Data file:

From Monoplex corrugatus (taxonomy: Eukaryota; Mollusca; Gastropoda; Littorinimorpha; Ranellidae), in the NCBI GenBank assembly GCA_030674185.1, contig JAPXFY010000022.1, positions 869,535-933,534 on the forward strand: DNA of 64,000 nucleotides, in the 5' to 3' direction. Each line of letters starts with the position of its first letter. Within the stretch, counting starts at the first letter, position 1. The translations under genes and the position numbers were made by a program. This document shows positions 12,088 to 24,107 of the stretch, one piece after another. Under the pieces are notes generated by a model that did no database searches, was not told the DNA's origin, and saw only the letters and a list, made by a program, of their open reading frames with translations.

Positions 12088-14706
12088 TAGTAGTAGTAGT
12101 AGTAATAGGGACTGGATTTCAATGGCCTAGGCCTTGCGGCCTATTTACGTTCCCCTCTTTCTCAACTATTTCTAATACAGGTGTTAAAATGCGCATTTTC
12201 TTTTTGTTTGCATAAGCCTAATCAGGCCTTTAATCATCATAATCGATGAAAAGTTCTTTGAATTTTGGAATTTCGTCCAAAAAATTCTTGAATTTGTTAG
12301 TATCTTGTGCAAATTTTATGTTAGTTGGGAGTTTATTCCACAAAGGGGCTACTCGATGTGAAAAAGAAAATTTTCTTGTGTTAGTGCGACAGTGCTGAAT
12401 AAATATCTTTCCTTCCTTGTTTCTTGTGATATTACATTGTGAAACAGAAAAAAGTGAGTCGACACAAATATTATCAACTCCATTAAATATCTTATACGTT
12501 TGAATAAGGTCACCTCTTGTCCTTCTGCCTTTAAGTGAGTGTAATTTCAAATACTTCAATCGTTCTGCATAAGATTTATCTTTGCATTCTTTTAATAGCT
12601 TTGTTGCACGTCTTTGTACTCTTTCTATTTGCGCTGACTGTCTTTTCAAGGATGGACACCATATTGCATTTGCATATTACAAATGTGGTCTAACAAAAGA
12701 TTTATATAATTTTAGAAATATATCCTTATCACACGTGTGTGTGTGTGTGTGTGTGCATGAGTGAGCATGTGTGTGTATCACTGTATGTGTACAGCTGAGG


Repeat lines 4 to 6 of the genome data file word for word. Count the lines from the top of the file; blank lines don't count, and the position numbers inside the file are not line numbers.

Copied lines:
12101 AGTAATAGGGACTGGATTTCAATGGCCTAGGCCTTGCGGCCTATTTACGTTCCCCTCTTTCTCAACTATTTCTAATACAGGTGTTAAAATGCGCATTTTC
12201 TTTTTGTTTGCATAAGCCTAATCAGGCCTTTAATCATCATAATCGATGAAAAGTTCTTTGAATTTTGGAATTTCGTCCAAAAAATTCTTGAATTTGTTAG
12301 TATCTTGTGCAAATTTTATGTTAGTTGGGAGTTTATTCCACAAAGGGGCTACTCGATGTGAAAAAGAAAATTTTCTTGTGTTAGTGCGACAGTGCTGAAT